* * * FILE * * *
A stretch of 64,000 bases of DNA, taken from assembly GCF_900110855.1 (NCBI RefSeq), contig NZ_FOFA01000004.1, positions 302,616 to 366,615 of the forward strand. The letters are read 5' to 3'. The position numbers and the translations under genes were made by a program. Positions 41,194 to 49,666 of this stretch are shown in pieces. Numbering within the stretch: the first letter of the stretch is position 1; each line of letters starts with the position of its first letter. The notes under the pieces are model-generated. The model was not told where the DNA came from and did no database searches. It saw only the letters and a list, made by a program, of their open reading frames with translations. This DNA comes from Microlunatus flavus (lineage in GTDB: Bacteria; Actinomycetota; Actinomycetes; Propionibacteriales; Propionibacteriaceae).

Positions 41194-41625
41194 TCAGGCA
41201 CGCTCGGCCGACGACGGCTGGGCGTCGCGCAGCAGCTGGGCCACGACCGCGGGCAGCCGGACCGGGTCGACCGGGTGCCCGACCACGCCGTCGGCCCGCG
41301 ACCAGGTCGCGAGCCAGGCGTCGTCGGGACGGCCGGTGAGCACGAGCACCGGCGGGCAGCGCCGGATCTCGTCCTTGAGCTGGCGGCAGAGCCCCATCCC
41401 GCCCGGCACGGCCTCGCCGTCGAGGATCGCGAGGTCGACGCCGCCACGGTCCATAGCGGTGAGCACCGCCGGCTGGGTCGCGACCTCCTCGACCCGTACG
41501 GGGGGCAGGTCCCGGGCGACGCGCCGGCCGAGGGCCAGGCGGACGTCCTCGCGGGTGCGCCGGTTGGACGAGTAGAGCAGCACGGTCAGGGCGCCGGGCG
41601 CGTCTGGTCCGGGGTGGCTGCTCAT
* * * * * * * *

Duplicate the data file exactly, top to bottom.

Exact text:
A stretch of 64,000 bases of DNA, taken from assembly GCF_900110855.1 (NCBI RefSeq), contig NZ_FOFA01000004.1, positions 302,616 to 366,615 of the forward strand. The letters are read 5' to 3'. The position numbers and the translations under genes were made by a program. Positions 41,194 to 49,666 of this stretch are shown in pieces. Numbering within the stretch: the first letter of the stretch is position 1; each line of letters starts with the position of its first letter. The notes under the pieces are model-generated. The model was not told where the DNA came from and did no database searches. It saw only the letters and a list, made by a program, of their open reading frames with translations. This DNA comes from Microlunatus flavus (lineage in GTDB: Bacteria; Actinomycetota; Actinomycetes; Propionibacteriales; Propionibacteriaceae).

Positions 41194-41625
41194 TCAGGCA
41201 CGCTCGGCCGACGACGGCTGGGCGTCGCGCAGCAGCTGGGCCACGACCGCGGGCAGCCGGACCGGGTCGACCGGGTGCCCGACCACGCCGTCGGCCCGCG
41301 ACCAGGTCGCGAGCCAGGCGTCGTCGGGACGGCCGGTGAGCACGAGCACCGGCGGGCAGCGCCGGATCTCGTCCTTGAGCTGGCGGCAGAGCCCCATCCC
41401 GCCCGGCACGGCCTCGCCGTCGAGGATCGCGAGGTCGACGCCGCCACGGTCCATAGCGGTGAGCACCGCCGGCTGGGTCGCGACCTCCTCGACCCGTACG
41501 GGGGGCAGGTCCCGGGCGACGCGCCGGCCGAGGGCCAGGCGGACGTCCTCGCGGGTGCGCCGGTTGGACGAGTAGAGCAGCACGGTCAGGGCGCCGGGCG
41601 CGTCTGGTCCGGGGTGGCTGCTCAT